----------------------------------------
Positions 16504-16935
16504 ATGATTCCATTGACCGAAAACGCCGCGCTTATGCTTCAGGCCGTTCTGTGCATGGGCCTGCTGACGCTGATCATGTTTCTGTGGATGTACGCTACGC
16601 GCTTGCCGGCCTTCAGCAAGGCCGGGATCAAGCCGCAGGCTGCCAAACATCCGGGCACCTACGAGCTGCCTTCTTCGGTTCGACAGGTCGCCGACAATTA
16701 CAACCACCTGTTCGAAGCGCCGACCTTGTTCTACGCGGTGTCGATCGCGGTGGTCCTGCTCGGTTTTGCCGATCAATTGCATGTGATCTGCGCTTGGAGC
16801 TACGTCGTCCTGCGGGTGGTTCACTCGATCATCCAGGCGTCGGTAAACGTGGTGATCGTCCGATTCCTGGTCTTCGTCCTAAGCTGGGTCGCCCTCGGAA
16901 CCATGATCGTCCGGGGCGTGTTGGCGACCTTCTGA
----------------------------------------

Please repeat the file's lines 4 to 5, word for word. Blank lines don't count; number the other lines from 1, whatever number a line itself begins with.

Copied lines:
16701 CAACCACCTGTTCGAAGCGCCGACCTTGTTCTACGCGGTGTCGATCGCGGTGGTCCTGCTCGGTTTTGCCGATCAATTGCATGTGATCTGCGCTTGGAGC
16801 TACGTCGTCCTGCGGGTGGTTCACTCGATCATCCAGGCGTCGGTAAACGTGGTGATCGTCCGATTCCTGGTCTTCGTCCTAAGCTGGGTCGCCCTCGGAA